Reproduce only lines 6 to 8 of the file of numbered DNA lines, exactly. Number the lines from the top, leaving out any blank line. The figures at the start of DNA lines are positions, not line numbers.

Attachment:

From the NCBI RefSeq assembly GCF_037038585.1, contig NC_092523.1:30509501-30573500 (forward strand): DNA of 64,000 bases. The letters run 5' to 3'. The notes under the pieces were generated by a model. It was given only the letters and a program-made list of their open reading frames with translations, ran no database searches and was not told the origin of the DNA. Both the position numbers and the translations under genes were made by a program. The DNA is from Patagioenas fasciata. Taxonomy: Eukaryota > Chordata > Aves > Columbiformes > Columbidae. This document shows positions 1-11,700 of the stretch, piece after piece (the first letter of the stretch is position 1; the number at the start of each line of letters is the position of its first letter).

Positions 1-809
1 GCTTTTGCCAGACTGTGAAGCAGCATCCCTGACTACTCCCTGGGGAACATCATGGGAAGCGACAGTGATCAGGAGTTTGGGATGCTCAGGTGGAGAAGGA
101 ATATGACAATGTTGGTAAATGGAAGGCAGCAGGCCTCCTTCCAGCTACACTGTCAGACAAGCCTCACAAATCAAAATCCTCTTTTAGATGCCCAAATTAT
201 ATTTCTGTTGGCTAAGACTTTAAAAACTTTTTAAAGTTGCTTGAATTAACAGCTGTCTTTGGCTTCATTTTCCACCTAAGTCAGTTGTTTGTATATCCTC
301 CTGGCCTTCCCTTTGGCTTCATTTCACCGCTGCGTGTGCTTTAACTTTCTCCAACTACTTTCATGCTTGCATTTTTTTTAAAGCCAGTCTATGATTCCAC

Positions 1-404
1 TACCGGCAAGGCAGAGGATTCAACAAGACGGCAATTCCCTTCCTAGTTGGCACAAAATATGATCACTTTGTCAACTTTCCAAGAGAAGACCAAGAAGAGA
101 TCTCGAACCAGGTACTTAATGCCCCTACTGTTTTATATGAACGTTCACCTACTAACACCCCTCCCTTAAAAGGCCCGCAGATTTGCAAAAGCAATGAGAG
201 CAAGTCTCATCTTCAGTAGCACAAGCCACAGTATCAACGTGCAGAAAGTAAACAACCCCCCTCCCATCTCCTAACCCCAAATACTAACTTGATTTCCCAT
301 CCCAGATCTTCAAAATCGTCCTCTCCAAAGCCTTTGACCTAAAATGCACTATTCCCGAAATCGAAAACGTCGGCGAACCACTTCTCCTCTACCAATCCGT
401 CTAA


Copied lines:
301 CTGGCCTTCCCTTTGGCTTCATTTCACCGCTGCGTGTGCTTTAACTTTCTCCAACTACTTTCATGCTTGCATTTTTTTTAAAGCCAGTCTATGATTCCAC

Positions 1-404
1 TACCGGCAAGGCAGAGGATTCAACAAGACGGCAATTCCCTTCCTAGTTGGCACAAAATATGATCACTTTGTCAACTTTCCAAGAGAAGACCAAGAAGAGA